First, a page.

Just Eat It
When you finish your food and put your plate on the accumulator, do you ever wonder where your leftovers go? As someone who has worked in the dishroom multiple times, I can show you just where these dirty dishes end up. All of the plates that are taken from the accumulator need to be washed and put on the conveyor belt that leads to a huge washing machine. Sounds easy, right? Well it is easy only when the plates are empty. The most troublesome step in this process is dumping all the wasted food into the sink. Looking at the accumulator, I saw plates with tons of food on them. Some plates only had a few bites taken from them, while others had not even been touched.
Sometimes students may fail to estimate the size of their appetites, so they take more than they can eat. The temptation to enjoy the wide variety of food available to us in the dining hall is fully understandable: it is easy to load up on multiple dishes without thinking twice about the extent of one’s appetite. But this initial temptation can be overcome, and there are certain methods that help reduce food waste. One might go back for seconds, instead of taking all of the food at one time. Not only would this minimize potential food waste, but it would also allow us to enjoy the food more thoroughly. On the other hand, we could also take a little amount of food, have a taste, and then take more if we like it. Sometimes the flavor of a certain food is not as we expected, but we have already taken too much and don’t want to finish it. Taking a small amount of food enables us to decide whether we want to have more or not, which will lead to less food wasted.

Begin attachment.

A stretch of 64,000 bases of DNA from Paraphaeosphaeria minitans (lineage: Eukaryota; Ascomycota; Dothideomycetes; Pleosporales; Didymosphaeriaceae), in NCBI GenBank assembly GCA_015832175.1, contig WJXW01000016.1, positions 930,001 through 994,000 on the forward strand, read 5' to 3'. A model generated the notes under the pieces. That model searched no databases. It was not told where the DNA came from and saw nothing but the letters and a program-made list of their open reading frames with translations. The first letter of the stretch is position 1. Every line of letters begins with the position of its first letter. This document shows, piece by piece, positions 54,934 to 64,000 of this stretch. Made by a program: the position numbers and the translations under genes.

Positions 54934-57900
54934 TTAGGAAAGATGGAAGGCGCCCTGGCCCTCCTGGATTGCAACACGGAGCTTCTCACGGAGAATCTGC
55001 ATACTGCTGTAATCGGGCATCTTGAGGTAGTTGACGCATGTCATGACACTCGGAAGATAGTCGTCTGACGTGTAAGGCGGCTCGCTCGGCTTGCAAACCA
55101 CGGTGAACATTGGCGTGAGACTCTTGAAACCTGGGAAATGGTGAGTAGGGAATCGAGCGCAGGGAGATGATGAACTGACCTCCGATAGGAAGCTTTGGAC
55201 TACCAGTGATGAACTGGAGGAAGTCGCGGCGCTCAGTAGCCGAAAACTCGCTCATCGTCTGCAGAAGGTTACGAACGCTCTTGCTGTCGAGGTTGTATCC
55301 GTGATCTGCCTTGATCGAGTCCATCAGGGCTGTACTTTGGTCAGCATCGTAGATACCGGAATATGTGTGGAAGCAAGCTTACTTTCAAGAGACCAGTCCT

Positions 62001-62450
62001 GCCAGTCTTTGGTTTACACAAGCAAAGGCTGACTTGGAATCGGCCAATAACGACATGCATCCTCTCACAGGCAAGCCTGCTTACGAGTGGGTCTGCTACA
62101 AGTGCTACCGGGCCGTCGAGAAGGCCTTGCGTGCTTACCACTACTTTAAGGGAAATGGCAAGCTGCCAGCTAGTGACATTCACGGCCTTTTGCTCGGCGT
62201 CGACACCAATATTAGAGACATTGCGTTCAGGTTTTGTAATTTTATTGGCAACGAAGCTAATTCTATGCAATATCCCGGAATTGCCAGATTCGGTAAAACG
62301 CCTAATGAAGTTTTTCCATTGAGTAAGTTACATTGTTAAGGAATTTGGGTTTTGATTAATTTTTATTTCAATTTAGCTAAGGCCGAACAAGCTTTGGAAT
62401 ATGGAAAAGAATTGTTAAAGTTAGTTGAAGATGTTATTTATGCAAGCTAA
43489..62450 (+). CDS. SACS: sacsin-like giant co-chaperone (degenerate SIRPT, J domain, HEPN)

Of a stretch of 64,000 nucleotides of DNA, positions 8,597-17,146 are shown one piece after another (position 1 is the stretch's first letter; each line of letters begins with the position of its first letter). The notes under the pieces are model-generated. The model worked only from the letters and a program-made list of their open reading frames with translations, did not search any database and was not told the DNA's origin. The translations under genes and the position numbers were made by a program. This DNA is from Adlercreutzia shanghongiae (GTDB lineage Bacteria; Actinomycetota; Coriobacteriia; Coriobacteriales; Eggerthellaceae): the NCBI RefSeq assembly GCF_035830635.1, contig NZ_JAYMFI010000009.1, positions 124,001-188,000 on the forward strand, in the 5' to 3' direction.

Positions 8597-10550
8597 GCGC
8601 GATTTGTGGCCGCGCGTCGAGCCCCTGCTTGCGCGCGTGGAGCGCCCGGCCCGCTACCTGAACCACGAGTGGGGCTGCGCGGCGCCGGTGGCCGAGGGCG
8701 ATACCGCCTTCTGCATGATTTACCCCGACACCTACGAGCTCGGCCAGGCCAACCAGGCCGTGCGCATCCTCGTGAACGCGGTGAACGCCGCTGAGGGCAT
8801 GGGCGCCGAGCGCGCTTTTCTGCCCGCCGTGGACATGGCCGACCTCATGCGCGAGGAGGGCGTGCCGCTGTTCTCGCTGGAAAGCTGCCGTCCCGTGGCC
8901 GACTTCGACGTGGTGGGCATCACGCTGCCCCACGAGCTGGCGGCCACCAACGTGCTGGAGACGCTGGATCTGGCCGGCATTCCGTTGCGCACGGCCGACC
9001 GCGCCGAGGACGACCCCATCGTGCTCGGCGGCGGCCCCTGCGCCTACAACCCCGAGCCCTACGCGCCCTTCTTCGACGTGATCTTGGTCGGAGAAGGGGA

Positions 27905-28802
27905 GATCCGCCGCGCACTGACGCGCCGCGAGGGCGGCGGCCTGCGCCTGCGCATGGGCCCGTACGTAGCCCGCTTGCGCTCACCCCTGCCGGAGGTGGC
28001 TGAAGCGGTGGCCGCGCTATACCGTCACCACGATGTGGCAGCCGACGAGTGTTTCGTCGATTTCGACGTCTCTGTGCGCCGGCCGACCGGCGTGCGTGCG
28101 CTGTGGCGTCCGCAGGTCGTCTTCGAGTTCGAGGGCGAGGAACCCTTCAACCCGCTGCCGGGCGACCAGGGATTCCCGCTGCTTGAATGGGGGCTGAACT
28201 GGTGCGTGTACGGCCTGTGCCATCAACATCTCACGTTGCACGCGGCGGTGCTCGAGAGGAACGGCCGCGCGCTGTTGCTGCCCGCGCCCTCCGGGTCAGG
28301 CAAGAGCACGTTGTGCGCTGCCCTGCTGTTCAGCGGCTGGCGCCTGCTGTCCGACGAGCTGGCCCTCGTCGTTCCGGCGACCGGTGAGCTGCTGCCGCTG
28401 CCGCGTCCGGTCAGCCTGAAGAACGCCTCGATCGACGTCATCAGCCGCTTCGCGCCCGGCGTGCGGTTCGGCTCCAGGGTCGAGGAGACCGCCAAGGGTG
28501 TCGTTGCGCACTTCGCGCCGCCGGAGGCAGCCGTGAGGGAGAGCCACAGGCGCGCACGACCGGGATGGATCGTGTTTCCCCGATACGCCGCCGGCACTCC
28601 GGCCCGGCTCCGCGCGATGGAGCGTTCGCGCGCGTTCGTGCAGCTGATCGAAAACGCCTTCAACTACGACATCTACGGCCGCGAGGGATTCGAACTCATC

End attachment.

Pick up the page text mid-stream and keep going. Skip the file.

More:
In general, less food waste is neither a difficult nor an unreachable goal. If we all work together to be more conscious about this issue, our community can reduce food waste and greatly benefit the environment. Besides, we should kindly give students who work in the dish-room a break by finishing what we have on our plates.